25. On September 8, 1942, the Philadelphia Stars defeated the Baltimore Elite Giants, 8-7, in the first Negro League exhibition game at Fenway Park.

26. The first basketball game was played at Fenway on July 29, 1954 when the Harlem Globe Trotters beat the George Mikan All-Stars.

27. Since 1990 (except for in 2005), Fenway Park has hosted a baseball Beanpot Tournament each April.

28. The Boston Bruins beat the Philadelphia Flyers in the 2010 Winter Classic at Fenway Park. The park has since hosted college and high school games during the winter, coined Frozen Fenway.

29. Fenway has hosted 19 soccer matches, with the first played in 1931.

30. Fan tours of Fenway did not begin until 1993.

Listen: Mary Blake’s “Fenway Hits 100″ Series

The Park

31. Current Seating Capacity: 37,493 at Night, 37,065 during the day.

32. Fenway currently has the fourth lowest maximum capacity in the majors.

33. Current dimensions: Left Field: 310 feet; Left-Center Field: 379 feet; Center Field: 390 feet; Deep Center Field: 420 feet; Deep Right Field: 380 feet; Right Field : 302 feet

34. Fenway has the smallest foul territory in the majors.

35. The bullpens were originally in fair territory and were not moved to the outfield until 1940.

36. Light towers were not built in Fenway until 1947.

37. The message board was installed above the center field bleachers in 1976 and had a major effect on wind gusts.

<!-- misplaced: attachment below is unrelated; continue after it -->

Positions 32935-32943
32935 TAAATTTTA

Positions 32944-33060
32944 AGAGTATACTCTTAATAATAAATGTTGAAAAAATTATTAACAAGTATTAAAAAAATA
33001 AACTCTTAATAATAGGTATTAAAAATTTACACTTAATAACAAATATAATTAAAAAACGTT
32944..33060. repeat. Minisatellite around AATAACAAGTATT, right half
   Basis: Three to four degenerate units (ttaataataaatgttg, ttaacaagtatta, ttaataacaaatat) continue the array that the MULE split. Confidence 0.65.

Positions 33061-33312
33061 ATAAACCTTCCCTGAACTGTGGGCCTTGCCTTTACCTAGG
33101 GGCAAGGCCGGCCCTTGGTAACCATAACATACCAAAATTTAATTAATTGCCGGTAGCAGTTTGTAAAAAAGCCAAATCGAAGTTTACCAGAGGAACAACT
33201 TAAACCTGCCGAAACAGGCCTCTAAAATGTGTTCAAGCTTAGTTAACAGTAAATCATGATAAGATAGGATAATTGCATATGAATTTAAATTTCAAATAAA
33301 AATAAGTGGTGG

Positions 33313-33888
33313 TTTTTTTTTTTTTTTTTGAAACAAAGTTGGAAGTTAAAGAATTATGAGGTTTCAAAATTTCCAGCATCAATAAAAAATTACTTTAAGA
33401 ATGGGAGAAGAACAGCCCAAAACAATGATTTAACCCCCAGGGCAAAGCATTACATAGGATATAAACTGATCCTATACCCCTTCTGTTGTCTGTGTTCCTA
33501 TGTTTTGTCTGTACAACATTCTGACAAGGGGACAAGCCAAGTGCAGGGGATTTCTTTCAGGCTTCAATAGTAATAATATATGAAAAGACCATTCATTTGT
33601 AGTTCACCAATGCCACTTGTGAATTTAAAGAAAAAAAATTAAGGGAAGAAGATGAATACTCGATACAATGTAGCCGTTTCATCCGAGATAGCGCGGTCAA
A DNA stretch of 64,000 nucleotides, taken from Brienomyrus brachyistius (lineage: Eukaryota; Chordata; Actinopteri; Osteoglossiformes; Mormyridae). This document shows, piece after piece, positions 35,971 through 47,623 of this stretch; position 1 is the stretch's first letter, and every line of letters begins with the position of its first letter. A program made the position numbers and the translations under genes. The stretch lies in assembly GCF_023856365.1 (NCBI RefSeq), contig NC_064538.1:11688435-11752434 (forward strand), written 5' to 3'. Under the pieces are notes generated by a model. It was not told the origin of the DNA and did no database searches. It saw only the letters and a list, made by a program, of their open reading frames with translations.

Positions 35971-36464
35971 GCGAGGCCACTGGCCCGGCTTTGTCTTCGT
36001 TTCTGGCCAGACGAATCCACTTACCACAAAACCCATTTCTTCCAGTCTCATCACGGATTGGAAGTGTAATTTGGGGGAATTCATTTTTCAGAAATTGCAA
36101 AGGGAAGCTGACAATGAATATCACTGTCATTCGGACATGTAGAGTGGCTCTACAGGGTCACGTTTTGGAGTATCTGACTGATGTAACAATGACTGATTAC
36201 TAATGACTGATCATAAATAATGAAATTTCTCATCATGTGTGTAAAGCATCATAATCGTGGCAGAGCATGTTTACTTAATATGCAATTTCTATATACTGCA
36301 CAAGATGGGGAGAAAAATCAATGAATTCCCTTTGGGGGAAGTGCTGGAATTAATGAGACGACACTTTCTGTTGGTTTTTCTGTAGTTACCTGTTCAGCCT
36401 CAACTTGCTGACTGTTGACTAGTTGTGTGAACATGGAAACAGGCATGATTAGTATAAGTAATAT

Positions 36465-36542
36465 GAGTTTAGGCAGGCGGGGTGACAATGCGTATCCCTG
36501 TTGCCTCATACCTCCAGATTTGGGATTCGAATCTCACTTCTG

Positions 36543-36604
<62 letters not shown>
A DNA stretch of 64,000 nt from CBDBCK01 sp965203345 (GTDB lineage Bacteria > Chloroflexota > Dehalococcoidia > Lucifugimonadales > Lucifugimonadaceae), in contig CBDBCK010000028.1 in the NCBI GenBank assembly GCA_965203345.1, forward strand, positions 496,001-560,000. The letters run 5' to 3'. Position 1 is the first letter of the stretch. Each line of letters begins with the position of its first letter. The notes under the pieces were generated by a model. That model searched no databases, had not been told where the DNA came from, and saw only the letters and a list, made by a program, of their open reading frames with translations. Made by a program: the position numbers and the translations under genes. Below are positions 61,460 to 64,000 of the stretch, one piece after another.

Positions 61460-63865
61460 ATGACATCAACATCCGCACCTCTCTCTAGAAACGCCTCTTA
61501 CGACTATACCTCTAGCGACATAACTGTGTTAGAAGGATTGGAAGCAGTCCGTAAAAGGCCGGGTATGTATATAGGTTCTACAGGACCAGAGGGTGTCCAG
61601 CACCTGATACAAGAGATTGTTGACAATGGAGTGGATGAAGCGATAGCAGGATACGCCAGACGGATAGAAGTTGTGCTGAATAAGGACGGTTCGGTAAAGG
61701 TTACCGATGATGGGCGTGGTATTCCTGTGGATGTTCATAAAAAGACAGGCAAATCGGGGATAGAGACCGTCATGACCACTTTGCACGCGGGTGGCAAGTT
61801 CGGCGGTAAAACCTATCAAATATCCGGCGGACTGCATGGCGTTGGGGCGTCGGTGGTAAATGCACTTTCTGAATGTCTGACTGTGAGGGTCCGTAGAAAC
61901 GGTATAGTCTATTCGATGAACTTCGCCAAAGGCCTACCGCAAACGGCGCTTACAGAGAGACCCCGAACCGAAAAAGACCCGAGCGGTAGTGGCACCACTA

38. The padding at the center field wall was not added until the mid-‘70s.

39. The fence in right field is just three feet high, the lowest in the major leagues.

40. The center field wall is 17 feet tall.

41. The 600 Club, a glass-in seating area behind home plate, was added in 1988. It was renamed the .406 club in 2002 after the passing of Ted Williams (in honor of his .406 batting average in 1941) until the glass was removed in 2006 and the section was renamed the EMC Club.

42. The screen behind home plate, which protects fans from foul balls by allowing them to roll back into fair ground, was the first of its kind.

43. Fenway Park has seven retired Red Sox numbers: 1 for Bobby Doerr, 4 for Joe Cronin, 6 for Johnny Pesky, 8 for Carl Yastrzemski, 9 for Ted Williams, 14 for Jim Rice and 27 for Carlton Fisk.

44. Of those seven numbers, three were added in the year 2000 or later (Fisk, Pesky and Rice). That ended an 11-year stretch in which no Sox numbers were retired (though Jackie Robinson’s No. 42 was retired by MLB in 1997).

45. The four retired numbers prior to 2000 were hung in order — 9-4-1-8 – which incidentally spelled out the date one day prior to the Red Sox’ final successful World Series appearance (Sept. 4, 1918) prior to their ’04 victory.

46. On March 7, 2012, it was announced that the park had been added to the National Register of Historic Places.

47. Red Sox fans have sold out every Red Sox home game since May 15, 2003; in 2008, the park sold out its 456th consecutive Red Sox game, breaking a Major League Baseball record.

48.  Fenway didn’t always have great ticket sales though. In 1965, there were two games that had a paid attendance of under 500.

49. The Red Sox have the most expensive tickets in MLB at more than $53 for 2012. The average ticket price in 2012 around the league is roughly half that, at $26.92.

50. Fenway Park also leads the league in beer prices, at $7.25 a pop.

51. The Prudential Tower, Boston’s second tallest building, prominently displayed “Go Sox” with its lights during the 2004 playoff run. The building can be seen from Fenway behind the right field bleachers.

Read: Fenway Facts 52-100